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Adam Shepard graduated from college in the summer of 2006 feeling disillusioned by the apathy he saw around him and incensed after reading Barbara Ehrenreich's famous works Nickel and Dimed and Bait and Switch—books that gave him a feeling of hopelessness over the state of the working class in America. Eager to see if he could make something out of nothing, he set out to prove wrong Ehrenreich's theory that those who start at the bottom stay at the bottom, and to see if the American Dream can still be a reality.
Shepard's plan was simple. Carrying only a sleeping bag, the clothes on his back, and $25 in cash, and restricted from using previous contacts or relying on his college education, he set out for a randomly selected city with one objective: work his way out of homelessness and into a life that would give him the opportunity for success. His goal was to have, after one year, $2,500, a working automobile, and a furnished apartment.
But from the start, things didn't go as smoothly as Shepard had planned. Working his way up from a Charleston, South Carolina homeless shelter proved to be more difficult than he anticipated, with pressure to take low-paying, exploitive jobs from labor companies, and a job market that didn't respond with enthusiasm to homeless applicants. Shepard even began donating plasma to make fast cash. To his surprise, he found himself depending most on fellow shelter residents for inspiration and advice.
Earnest, passionate, and hard to put down, Scratch Beginnings is a story that will not only inspire readers, but will also remind them that success can come to anyone who is willing to work hard—and that America is still one of the most hopeful and inspiring countries in the world.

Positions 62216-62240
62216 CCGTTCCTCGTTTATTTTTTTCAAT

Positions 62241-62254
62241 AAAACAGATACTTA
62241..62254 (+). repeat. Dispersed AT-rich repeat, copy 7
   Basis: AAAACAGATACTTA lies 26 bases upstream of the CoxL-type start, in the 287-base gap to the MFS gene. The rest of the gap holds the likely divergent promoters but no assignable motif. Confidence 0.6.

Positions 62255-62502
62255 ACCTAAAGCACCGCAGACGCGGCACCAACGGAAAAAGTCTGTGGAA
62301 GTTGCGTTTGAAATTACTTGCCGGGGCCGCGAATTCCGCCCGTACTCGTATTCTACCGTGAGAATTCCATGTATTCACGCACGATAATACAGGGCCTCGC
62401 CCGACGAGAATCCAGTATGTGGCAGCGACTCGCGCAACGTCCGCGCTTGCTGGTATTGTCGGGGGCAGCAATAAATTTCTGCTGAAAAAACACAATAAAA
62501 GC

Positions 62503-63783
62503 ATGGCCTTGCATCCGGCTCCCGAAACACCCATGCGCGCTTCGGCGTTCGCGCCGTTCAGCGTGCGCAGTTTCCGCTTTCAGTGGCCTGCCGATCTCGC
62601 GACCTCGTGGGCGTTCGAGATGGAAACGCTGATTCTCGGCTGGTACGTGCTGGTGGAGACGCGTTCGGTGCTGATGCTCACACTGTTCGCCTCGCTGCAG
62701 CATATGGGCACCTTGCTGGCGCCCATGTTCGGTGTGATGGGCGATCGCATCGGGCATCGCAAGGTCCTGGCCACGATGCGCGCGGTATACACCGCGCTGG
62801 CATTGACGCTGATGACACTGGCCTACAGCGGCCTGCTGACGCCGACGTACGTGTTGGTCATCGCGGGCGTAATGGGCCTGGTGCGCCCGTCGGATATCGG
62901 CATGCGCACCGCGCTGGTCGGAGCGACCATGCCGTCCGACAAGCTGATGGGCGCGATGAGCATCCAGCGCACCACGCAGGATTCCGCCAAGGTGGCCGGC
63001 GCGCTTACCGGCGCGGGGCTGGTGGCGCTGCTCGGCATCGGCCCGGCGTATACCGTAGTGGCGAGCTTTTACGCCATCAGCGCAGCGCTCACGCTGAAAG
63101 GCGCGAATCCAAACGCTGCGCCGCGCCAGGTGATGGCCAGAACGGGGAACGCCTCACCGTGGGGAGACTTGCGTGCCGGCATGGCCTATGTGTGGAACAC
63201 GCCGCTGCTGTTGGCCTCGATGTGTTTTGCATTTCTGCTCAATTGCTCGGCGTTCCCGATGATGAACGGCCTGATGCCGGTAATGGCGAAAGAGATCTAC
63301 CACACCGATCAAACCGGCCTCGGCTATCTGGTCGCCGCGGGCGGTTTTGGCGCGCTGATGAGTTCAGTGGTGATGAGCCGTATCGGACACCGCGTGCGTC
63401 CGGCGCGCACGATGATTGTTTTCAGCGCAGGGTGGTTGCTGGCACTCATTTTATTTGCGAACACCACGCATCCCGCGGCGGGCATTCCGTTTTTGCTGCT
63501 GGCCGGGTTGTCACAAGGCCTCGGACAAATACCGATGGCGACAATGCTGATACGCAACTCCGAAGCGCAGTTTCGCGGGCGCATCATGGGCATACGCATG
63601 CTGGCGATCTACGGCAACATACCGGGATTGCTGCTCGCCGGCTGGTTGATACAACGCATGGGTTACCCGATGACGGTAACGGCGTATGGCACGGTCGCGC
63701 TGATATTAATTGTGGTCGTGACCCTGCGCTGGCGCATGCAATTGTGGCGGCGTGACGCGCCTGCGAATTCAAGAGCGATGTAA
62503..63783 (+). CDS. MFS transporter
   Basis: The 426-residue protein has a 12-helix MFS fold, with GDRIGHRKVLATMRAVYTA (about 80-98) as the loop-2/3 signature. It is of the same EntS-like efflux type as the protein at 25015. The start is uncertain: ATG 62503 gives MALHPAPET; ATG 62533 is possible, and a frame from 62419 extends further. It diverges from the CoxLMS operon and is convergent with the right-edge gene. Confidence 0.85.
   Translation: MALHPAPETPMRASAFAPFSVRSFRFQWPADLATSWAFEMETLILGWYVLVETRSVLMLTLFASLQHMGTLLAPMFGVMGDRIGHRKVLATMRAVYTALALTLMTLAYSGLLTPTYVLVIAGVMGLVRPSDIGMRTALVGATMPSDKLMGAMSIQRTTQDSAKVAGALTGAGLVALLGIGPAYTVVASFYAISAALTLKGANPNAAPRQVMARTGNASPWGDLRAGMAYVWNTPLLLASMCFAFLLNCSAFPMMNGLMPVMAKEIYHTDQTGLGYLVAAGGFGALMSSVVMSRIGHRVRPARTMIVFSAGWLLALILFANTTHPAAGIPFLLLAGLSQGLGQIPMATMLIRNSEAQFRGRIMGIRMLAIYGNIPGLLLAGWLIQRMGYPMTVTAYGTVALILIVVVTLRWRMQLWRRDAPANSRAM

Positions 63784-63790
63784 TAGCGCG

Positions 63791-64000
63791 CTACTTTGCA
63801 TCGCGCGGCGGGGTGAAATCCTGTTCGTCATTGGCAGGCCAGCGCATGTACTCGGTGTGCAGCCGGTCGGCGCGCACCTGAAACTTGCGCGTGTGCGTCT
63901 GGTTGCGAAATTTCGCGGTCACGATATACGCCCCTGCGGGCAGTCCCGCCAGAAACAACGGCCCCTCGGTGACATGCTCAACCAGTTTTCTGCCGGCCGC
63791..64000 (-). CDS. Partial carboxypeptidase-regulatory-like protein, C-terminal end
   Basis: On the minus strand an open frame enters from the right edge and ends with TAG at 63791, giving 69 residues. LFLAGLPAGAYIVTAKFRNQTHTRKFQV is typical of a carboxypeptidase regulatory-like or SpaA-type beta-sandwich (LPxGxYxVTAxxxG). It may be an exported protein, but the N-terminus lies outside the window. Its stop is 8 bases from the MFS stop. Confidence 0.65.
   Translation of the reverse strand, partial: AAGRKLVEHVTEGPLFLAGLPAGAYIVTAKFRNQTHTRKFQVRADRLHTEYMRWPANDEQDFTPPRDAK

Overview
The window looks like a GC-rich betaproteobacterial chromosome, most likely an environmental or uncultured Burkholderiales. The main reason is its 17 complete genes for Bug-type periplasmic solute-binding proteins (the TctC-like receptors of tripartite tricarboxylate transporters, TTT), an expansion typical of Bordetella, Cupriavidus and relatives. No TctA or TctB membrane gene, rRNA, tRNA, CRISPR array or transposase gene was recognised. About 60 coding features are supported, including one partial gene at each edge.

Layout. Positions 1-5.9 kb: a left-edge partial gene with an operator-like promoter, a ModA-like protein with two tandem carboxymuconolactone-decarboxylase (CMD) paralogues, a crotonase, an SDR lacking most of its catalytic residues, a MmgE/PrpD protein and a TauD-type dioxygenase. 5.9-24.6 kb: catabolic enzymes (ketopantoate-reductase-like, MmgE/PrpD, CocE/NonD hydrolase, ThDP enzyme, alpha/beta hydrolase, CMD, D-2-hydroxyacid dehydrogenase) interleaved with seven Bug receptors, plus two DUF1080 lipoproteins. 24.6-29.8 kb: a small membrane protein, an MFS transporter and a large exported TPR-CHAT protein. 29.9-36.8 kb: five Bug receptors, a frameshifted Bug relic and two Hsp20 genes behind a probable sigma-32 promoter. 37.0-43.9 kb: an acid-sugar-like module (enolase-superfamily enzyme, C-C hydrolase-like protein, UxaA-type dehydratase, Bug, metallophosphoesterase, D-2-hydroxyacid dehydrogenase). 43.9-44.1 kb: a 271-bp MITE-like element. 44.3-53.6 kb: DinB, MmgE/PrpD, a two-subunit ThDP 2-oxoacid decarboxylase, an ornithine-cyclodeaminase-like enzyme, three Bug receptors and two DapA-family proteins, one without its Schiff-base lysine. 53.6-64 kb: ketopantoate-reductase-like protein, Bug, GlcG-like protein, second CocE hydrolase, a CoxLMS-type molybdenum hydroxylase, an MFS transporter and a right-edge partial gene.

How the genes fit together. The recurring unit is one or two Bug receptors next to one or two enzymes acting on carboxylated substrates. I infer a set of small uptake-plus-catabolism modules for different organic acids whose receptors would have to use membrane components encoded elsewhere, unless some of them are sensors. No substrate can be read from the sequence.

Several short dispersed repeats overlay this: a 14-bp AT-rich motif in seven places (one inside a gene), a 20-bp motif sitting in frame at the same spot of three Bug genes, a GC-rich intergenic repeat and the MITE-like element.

First, I really believe this book is a fake account, but assuming it is real, he's lucky that he didn't get beaten, raped and robbed living under a tarp. Read morePublished 26 days ago by RealGreen
not very well written book about a young man's voluntary experiences in the lower part of american society.Published 1 month ago by G. Aladro
This book is a must read for everyone from recent high school graduates to retirees. It puts the American Dream back into perspective. Read morePublished 1 month ago by William Hunter
This book starts out with a very interesting premise: a guy with limited real-life experience starts with nothing and attempts to claw his way out of homelessness. Read morePublished 2 months ago by Christopher Plank
This book is based on a lie.
He pretends to be homeless, and thus uses up people's time and the shelter's resources for no real need. Read more
I'm a slow reader. It took me a year to finish reading this book, but that's notwithstanding. I bought this book when I was homeless for the 3rd time in my life and it was 1 of the... Read morePublished 4 months ago by Derrick Barychovac
Great social experiment, but the narrative fell short of my expectations and the conclusions seemed like an after thought.Published 5 months ago by Patricia L. Rice
The working class is dead? Its an interesting question once you think about it. As a high school sociology teacher this is the book that is required reading for the class. Read morePublished 8 months ago by That guy..Today.